Heartbreak and banter3 min read . Updated: 11 Oct 2008, 01:24 PM IST
Heartbreak and banter
Heartbreak and banter
Much has been written and said about Manto—a great deal against him than in favour of him," wrote the tormented Urdu short story writer Saadat Hasan Manto about himself. “An intelligent person would be hard pressed to reach any sensible conclusion on the basis of these reports."
But it would be just as easy to interpret these remarks as Manto engaged in his favourite activity, which was embellishing the myth of Manto: his talent, his mercurial and decadent nature, his rejection of polite society, his love of alcohol, and his appreciation of the nobility within the hearts of the fallen and the depraved. In this, he was quite successful. To an extent greater than perhaps any 20th century Indian writer other than moral visionaries such as Gandhi and Tagore, we read Manto the writer with a picture of Manto the man always in mind.
Familiar themes and emphases appear in Naked Voices, Rakhshanda Jalil’s new translations of some of Manto’s stories and sketches. There is the banter of men and women as they probe each other’s weaknesses, the always close-at-hand heat of lust, the violence latent in human nature that is brought to a boil by violence in society, the perverse ebb and flow of cycles of retribution in the nightmare world of Partition, and the absurdity of religious demarcations in the higher light of our common humanity.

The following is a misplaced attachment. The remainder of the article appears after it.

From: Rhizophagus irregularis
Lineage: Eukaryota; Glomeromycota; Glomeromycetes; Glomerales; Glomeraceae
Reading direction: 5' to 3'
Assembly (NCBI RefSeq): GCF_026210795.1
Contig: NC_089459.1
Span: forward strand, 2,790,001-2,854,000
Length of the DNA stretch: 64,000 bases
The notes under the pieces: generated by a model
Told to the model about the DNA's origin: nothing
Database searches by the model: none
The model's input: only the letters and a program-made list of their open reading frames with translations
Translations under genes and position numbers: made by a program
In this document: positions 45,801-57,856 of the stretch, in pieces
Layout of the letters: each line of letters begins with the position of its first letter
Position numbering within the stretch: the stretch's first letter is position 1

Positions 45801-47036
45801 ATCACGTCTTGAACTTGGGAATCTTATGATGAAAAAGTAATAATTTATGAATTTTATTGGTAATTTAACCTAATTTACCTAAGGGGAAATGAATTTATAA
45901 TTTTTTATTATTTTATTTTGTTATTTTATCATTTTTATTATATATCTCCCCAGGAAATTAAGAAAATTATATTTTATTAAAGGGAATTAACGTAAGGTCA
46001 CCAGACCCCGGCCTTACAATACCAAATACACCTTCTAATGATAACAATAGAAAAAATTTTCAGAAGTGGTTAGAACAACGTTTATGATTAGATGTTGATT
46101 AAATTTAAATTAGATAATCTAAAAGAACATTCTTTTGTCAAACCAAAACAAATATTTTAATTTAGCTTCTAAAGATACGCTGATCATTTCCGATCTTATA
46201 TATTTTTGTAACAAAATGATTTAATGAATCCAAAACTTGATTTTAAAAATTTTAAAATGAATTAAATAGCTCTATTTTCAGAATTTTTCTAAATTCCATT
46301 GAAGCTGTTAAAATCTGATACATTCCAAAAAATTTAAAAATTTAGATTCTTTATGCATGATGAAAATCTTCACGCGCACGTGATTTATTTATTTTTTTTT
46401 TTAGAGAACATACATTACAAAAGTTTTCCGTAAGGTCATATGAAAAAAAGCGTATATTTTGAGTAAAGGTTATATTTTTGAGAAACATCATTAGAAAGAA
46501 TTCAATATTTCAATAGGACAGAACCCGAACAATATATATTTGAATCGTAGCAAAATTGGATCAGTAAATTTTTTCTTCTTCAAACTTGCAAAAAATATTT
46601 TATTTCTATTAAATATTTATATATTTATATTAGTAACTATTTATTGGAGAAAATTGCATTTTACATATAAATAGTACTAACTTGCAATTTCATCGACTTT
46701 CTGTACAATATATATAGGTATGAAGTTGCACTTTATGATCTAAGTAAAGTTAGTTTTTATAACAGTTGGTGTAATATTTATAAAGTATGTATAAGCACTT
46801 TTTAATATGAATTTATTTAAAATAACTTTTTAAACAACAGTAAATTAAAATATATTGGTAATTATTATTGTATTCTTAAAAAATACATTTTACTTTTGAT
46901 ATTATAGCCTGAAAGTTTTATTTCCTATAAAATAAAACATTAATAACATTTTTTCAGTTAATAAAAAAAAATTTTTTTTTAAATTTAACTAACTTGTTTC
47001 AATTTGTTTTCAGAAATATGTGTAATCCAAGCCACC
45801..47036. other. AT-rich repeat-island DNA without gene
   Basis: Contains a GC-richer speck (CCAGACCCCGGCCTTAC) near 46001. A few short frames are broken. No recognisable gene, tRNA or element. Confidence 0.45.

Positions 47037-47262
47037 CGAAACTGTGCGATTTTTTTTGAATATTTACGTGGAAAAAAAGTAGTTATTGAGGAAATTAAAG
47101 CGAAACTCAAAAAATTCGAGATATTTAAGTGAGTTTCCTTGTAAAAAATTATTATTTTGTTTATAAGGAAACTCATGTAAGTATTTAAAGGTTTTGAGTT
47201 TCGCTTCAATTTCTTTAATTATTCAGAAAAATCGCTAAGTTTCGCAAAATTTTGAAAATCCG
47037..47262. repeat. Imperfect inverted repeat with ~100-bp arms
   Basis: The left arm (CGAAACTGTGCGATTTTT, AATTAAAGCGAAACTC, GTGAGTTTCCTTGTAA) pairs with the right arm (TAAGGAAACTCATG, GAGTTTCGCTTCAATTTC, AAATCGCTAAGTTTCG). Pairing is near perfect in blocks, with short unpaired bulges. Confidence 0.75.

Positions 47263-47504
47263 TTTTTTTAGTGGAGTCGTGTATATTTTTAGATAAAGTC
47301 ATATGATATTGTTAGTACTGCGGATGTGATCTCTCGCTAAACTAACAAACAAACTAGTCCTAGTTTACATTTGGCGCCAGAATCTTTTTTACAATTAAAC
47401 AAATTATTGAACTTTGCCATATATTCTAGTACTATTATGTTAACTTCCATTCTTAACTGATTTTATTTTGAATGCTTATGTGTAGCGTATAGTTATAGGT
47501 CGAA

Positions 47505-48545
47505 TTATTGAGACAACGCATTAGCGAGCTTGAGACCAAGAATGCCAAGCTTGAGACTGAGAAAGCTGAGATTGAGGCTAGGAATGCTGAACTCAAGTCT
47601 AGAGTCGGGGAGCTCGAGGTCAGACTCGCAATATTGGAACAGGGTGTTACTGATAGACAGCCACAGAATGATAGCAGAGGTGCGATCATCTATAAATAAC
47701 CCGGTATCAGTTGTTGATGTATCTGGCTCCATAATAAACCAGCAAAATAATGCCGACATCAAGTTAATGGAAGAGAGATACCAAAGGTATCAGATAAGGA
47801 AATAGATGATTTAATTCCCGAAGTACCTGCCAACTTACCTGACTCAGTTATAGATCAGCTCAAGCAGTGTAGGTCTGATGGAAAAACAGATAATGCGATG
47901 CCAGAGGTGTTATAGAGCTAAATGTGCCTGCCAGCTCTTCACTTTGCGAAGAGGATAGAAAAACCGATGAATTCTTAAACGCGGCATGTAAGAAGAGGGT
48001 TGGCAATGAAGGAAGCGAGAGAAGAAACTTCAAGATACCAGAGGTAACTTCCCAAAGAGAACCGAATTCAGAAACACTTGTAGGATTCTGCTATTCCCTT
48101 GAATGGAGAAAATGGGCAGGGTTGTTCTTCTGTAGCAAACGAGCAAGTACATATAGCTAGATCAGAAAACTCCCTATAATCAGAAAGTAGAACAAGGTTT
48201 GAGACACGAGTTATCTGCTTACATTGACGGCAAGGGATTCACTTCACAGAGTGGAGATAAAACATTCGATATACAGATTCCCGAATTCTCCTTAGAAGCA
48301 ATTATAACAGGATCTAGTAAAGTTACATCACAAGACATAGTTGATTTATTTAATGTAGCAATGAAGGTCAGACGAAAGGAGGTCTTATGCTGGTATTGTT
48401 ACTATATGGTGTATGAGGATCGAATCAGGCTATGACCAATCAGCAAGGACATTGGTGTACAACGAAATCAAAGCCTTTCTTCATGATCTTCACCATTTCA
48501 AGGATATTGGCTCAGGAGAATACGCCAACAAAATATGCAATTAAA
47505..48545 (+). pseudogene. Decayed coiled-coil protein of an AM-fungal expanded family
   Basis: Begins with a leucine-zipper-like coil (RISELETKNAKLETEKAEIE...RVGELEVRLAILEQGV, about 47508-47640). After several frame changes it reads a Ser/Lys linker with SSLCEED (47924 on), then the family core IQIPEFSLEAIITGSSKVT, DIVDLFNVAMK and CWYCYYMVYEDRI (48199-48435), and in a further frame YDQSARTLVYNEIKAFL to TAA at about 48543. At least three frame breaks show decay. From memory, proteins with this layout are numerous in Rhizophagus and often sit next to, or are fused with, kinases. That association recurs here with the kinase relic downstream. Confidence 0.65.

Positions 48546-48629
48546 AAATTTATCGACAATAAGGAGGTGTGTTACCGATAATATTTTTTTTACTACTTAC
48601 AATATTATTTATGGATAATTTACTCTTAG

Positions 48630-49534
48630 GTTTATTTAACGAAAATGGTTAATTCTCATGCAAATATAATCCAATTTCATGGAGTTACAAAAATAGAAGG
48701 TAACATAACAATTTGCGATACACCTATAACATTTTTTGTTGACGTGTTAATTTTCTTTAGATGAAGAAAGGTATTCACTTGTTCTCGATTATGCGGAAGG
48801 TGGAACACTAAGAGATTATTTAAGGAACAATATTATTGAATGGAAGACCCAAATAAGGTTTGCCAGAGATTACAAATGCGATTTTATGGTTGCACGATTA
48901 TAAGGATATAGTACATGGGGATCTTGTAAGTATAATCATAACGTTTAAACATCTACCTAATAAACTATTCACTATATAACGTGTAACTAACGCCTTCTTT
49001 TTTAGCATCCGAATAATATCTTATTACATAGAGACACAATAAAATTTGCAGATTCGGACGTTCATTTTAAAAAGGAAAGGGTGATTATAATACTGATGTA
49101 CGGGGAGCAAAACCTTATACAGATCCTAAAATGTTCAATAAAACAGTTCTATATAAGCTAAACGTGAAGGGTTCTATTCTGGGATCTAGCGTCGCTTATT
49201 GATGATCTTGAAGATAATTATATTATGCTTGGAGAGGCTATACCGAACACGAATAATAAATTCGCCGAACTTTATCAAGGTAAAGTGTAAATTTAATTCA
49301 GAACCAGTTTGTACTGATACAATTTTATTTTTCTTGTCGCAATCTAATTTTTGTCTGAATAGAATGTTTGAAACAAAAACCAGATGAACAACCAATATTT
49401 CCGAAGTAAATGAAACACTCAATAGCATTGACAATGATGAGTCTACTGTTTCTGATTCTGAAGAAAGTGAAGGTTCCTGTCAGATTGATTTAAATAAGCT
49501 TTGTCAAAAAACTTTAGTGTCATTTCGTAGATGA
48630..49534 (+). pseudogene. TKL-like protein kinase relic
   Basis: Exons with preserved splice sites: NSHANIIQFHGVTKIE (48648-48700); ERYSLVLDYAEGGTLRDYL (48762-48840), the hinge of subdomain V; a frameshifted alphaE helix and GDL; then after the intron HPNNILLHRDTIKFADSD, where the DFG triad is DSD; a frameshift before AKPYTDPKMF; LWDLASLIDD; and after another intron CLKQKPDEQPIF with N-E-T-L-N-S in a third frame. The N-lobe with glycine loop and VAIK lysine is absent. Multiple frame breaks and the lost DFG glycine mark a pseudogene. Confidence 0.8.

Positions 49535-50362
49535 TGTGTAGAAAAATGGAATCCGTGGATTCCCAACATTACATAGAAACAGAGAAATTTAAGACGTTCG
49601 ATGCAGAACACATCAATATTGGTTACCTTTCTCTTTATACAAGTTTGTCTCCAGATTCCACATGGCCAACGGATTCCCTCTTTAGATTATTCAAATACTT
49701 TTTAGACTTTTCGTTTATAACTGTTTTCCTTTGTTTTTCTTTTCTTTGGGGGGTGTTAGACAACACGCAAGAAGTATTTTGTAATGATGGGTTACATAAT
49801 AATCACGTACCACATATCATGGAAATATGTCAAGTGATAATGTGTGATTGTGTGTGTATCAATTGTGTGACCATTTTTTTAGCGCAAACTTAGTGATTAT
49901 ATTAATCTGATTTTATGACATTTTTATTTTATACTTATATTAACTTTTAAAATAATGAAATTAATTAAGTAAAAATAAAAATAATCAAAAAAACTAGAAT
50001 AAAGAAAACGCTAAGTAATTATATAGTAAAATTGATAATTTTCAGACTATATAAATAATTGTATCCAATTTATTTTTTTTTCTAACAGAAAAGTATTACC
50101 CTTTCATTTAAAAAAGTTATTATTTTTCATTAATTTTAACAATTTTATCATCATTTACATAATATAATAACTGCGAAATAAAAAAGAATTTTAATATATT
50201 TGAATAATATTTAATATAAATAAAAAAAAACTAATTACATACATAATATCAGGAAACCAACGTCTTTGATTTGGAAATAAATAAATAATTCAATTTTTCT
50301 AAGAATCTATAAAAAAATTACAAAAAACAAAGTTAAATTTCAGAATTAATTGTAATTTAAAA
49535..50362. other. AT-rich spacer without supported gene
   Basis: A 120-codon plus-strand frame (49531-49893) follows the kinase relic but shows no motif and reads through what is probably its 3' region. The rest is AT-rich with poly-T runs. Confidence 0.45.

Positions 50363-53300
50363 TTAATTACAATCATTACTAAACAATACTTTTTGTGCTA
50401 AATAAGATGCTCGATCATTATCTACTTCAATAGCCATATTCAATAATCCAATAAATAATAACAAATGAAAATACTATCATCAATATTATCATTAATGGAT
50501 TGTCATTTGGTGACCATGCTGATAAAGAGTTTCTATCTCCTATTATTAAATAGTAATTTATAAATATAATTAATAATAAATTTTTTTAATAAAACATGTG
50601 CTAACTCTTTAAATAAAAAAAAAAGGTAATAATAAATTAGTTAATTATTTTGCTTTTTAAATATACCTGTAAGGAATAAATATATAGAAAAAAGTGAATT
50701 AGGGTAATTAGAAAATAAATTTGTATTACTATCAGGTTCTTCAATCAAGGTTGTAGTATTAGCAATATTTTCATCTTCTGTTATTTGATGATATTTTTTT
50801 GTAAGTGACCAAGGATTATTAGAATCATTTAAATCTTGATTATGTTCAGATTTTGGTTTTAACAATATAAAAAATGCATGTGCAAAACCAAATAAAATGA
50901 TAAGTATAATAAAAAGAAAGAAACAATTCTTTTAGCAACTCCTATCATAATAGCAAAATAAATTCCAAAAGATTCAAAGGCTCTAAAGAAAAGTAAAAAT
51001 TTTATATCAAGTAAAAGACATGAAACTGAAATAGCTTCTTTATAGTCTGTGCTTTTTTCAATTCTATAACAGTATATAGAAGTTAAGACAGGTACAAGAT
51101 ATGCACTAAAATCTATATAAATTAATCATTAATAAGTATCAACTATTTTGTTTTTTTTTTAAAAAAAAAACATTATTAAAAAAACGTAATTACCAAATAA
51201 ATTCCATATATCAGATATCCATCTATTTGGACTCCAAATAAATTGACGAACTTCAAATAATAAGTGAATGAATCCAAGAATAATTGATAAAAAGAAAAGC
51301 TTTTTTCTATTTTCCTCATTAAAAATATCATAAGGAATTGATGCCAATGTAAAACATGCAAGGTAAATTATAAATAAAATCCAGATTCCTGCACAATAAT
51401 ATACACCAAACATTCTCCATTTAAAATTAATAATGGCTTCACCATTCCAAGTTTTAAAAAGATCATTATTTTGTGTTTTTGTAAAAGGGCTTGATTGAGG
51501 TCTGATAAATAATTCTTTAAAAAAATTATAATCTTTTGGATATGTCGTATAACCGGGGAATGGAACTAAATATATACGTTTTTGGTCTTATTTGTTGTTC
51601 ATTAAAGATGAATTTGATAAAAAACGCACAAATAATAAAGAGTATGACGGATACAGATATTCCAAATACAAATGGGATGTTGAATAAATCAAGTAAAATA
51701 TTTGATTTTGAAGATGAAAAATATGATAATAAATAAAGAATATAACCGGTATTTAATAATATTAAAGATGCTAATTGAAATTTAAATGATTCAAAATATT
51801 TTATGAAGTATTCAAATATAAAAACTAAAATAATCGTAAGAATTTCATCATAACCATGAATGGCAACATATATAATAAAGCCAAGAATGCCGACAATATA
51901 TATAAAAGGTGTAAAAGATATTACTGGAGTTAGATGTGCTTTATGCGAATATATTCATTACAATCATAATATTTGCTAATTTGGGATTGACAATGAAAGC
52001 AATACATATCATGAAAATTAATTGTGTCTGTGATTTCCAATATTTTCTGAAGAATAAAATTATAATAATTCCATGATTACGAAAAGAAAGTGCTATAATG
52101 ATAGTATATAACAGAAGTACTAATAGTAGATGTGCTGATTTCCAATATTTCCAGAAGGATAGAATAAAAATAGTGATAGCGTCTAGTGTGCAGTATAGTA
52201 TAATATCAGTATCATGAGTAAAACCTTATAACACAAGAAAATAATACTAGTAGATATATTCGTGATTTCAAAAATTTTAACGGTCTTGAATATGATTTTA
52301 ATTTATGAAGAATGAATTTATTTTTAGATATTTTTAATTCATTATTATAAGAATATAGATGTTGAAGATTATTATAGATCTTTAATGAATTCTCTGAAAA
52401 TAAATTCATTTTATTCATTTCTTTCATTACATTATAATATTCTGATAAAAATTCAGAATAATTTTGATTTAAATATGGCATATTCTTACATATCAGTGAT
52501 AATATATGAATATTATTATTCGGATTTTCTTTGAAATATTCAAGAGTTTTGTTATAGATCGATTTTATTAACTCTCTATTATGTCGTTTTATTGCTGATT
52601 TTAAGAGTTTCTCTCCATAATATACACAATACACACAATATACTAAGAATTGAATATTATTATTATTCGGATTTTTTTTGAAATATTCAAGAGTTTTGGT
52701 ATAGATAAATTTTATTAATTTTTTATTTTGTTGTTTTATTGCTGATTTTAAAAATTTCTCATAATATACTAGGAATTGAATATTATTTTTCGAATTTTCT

Everything that is distinctive in Manto comes together in one of the stories in this collection called Sahay. A group of friends is splitting up after partition. The lone Muslim among them, Mumtaz, is heading for Pakistan, even though it is “a country that would remain a stranger to him no matter how hard he tried".
Escorted by his comrades to the ship, Mumtaz stares at the horizon for a long time. Finally, taking the hand of one friend, he says, “It’s only an illusion—this meeting of sea and sky—but what a delightful illusion this union is, isn’t it?" In this metaphor, the people of undivided India, too, are being told that they have been living “an illusion". The story returns over and over to the question of what moral relationship Hindus and Muslims, messily divided now into Indians and Pakistanis, bear to each other on the levels of self, community and nation. The story also sounds, through Mumtaz, what we may take as Manto’s own view of true religion, which is something higher and better “than the sort of thing in which ninety-nine per cent of us are trapped".
While Jalil’s translations are adequate, the quality of the material she has chosen from Manto’s immense oeuvre varies. The timing of the release of Naked Voices is also not propitious, coming only a couple of months after the release of Bitter Fruit, a 700-page omnibus edition of Manto translated by Khalid Hasan and published by Penguin. Bitter Fruit contains at least 50 stories, a selection of Manto’s prose sketches, the only stage play Manto wrote, some autobiographical essays and family reminiscences, and a delightful collection of Manto’s portraits of luminaries of the Mumbai film world of the 1930s and 1940s. Even so, there is some material in Naked Voices that is not present in the larger anthology, suggesting that there is still more to Manto that we do not know.
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